times, you gotta shop around.
Do your best to support the cause, small local mer-
chants, locally-owned businesses, including, of course,
restaurants.
I only recently discovered the fun to be had at the
Red Barn Flea Market. It's a trip to the candy shop, a
bargain-hunting day, and there's some delicious finds in
the produce markets, as well a tasty breakfast or lunch
to be had. Lots of small merchants.
But when it comes to "Octopie AMI," you gotta
love the Bridge Street market on Sundays, fresh seafood
selections in the Cortez markets, and the plethora of art
and consignment shops and boutiques.
You gotta appreciate the new Pine Avenue. The
entertainment and special events hosted by local eater-
ies. The special welcome of Islanders in business.
Please, join us Friday night in downtown Holmes
Beach for an old-fashioned holiday open house. We'll
turn on the snow, and Santa will greet the kids, and most
every shop in the district will put out their welcome mat.
Then don't miss Lester Fun Day Dec. 3.
Hey, 'tis the season. Ho, ho, ho. Bonner Joy


,2 -


.- V Publisher and Editor '-
Bonner Joy, bonner@slander.org j
Editorial '. ,
Joe Bird
Diana Bogan, diana@islander.org ..
Kevin Cassidy, kevin@islander.org -r
Rick Catlln, rick@lslander.org -'*J~
Jack Elka, jack@jackelka.com tL t
Lisa Neff, copy editor, IIsanefflIslander.org
Kathy Prucnell, kathyp@lslander.org.
Thomas Aposporos II, thomas2@lslander.org
Jeese Brisson ,,- *
Karen Riley,-Lo
Capt. Danny Stasny
Edna nemann ....
MIke Quinn I NewsManatee.corn
V Advertising Sales ". ',
Toni Lyon, toniilslander.org
V Accounting Services -
accountingiselander.org
Produodon Graphios
ads@islander.org: 1 '.6
V Clasesiffede & Subsciption
Lisa Williams, classifieds@Islande
subecriptionsCislander.org
V DP7Isbudton a
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Lisa Wllliams .
S(All others: n landed,
Single copies free. Quantifies of five or more: 25 cent
Island Shopping Center, 5404 Madna DriveN
Holmes Beach FL 84217.tt.. &&
PHONE 941-778-7978 to11-free fax 1 _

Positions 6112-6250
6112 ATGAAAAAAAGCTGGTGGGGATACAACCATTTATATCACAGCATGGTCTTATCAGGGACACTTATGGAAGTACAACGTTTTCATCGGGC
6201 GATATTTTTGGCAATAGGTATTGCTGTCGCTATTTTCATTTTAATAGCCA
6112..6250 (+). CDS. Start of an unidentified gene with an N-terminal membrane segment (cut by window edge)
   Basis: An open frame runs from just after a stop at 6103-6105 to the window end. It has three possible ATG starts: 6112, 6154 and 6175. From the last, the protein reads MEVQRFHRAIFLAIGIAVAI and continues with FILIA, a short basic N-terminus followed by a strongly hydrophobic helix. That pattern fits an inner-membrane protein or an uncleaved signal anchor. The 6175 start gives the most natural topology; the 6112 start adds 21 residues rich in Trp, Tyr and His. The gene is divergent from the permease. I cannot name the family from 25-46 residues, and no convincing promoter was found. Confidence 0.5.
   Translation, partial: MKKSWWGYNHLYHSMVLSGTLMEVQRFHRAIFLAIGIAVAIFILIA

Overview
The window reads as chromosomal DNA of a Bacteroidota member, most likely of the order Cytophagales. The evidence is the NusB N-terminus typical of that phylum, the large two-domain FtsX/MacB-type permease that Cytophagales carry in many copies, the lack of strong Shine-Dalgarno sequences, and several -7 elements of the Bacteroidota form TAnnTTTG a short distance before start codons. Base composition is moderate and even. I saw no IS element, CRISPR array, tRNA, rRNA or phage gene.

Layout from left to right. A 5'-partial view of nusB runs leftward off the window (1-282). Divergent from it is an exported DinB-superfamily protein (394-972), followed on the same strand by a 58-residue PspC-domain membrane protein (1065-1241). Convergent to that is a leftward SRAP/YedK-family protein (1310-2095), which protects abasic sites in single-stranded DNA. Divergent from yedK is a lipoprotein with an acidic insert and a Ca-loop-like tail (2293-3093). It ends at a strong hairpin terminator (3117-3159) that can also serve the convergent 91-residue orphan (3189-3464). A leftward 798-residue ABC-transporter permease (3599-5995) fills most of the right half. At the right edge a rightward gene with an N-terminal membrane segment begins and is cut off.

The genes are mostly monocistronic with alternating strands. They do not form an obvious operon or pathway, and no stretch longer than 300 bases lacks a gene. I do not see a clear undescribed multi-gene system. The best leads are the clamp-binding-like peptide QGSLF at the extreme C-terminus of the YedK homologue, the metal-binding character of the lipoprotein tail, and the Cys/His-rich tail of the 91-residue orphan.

Pandora's dog
Let me preface that I am an animal lover, especially
of dogs and cats.
I am strongly opposed to a dog beach anywhere on
Anna Maria Island. I believe such an offering would
open a Pandora's box of problems.
Who will enforce the rules? Signs don't keep trash
off the beach.
I'm guessing 80 percent would clean up after their
dog, but what about the other 20 percent?
How do you clean up dog urine from the sand?
Visitors will see dogs on the beach and think they
can return and bring a dog to any beach.
What about noise? Dogs do bark.
And dogs do fight.
Could a city or county be drawn into litigation if a
serious dog-bite were to occur?
I am a full-time resident.
Our cities have enough to deal with. We certainly
don't need to be adding more issues.
I love dogs, but not on the beach.
Mary Zion, Anna Maria

Thank you
My wife and I would like to thank the women's
club and all the residents of the Sandpiper Resort who
worked so hard for the great party on the day of my
being sworn in following my election as mayor of Bra-
denton Beach.
Thank you all for your support and for being so
gracious to my visiting family.
Bradenton Mayor John \Iih...glin, .I

Socializing
The Islander has an active Facebook community
of more than 1,450 users, so we're sharing some of the
conversations we've been having with our fans. To join
the conversation, use the direct link to our Facebook fan
page at www.islander.org.
"What are you thankful for?"


\ ly health. My awesome family. Living on Anna
Maria. My friends. I'm also thankful I can eat whatever
I want and not get fat." Cindy Quinn
"For living in a little piece of heaven." Denise
Corse
"For being able to move to that little piece of heaven
next month." shi, i DiMola

Islander fans also had plenty to say about our photo
of C.J. Wickersham and his shark bite scar.
"Wow. So sorry that had to happen." Robin
Zoller
"Oh gosh!! Yikes!!" Traci Wright Linn